An award is made to support the acquisition of a multiphoton confocal microscope to address the research needs of a large, diverse group of researchers in multiple departments at Washington University and in the St. Louis area. The new system will be housed in the Biology Department Imaging Core and will be readily accessible to university and regional users. The new imaging capabilities of this instrument will enable cutting edge multidisciplinary research and promote a well-prepared, diverse STEM workforce including students in underrepresented groups. The microscope will enhance the hands-on training of undergraduates through existing courses, in addition to the many Independent Study undergraduates that already use the Core. Furthermore, the instrument will enable the development of new teaching modules for other undergraduate biology classes where the need to procure data for many students in a short time frame precludes the use of existing instruments. This instrument will also have a large impact on underrepresented students involved in the Science Career Explorations programs, YMCA campus Y program for inner-city school children, and ENDURE program for underrepresented students entering neuroscience graduate school.

The field of live cell imaging has recently enabled researchers to resolve physiological and molecular events in cells deep within tissues with micron- and millisecond-resolution. The new multiphoton system will provide deep, fast and super-resolution imaging technology for the first time to users in the departments of Biology, Physics, and Engineering at Washington University and from area institutions. Initial research uses for the new system will include work on cortical microtubules in plant cells; analysis of biosensors in root cells and pollen dynamics. Other researchers working with animal systems will study neuronal cell populations, tendon fascicles, and a range of other topics. Results from these studies will be published in peer-reviewed scientific journals, presented at scientific meetings, and used in both training and outreach activities.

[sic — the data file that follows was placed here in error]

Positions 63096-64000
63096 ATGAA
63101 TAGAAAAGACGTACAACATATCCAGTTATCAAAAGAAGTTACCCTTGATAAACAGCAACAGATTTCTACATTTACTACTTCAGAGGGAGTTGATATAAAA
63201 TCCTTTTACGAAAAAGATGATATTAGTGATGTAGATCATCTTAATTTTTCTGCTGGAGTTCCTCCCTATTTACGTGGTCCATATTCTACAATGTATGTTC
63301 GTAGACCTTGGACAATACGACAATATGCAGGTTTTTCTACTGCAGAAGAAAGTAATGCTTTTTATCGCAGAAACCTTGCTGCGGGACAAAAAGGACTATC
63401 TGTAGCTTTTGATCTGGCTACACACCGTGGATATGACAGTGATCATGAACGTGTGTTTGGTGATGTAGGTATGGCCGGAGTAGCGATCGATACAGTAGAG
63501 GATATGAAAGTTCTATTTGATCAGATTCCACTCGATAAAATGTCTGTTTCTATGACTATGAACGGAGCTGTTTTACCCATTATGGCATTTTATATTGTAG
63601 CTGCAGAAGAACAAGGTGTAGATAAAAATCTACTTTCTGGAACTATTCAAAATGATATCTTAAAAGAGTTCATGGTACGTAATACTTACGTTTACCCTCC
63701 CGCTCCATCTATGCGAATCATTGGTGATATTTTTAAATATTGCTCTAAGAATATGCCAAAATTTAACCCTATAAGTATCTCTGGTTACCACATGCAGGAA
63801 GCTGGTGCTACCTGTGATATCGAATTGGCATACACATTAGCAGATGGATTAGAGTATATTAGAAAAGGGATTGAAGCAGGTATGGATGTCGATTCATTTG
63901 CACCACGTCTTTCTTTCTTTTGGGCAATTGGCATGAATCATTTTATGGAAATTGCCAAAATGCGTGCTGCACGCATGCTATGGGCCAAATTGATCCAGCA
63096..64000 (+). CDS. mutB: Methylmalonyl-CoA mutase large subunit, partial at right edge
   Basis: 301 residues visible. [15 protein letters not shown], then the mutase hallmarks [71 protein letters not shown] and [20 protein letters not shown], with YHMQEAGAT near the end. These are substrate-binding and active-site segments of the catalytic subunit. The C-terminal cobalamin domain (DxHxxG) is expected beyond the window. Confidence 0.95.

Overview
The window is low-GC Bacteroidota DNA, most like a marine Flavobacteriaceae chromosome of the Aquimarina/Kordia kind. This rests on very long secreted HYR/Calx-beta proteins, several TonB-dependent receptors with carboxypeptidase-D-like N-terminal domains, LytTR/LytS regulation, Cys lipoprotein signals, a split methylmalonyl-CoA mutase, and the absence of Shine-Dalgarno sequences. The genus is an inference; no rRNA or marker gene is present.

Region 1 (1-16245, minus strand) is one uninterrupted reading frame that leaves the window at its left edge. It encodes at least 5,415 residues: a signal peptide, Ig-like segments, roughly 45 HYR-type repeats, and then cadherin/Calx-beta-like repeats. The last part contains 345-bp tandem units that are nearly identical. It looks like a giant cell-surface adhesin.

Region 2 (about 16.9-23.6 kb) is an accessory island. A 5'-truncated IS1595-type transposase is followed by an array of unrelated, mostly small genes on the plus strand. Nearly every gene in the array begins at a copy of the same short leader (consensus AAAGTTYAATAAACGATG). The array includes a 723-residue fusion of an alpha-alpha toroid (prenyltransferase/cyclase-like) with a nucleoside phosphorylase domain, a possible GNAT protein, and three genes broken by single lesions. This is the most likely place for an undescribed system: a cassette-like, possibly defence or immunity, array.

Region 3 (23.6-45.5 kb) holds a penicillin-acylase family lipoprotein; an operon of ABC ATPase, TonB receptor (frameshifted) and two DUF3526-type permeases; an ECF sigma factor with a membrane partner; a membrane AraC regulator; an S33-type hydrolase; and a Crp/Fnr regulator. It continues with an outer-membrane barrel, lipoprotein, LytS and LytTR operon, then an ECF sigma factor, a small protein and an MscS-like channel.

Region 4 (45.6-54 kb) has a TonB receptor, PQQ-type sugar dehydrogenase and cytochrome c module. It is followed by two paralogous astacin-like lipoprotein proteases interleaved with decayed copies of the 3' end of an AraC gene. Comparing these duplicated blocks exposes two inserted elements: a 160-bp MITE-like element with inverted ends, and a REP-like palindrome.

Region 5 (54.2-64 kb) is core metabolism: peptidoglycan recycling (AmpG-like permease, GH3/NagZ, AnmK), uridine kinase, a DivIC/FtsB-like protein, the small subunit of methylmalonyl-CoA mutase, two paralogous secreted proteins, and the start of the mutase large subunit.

This award reflects NSF's statutory mission and has been deemed worthy of support through evaluation using the Foundation's intellectual merit and broader impacts review criteria.

National Science Foundation (NSF)
Division of Biological Infrastructure (DBI)
Standard Grant (Standard)
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Program Officer
Steven Ellis
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Washington University
Saint Louis
United States
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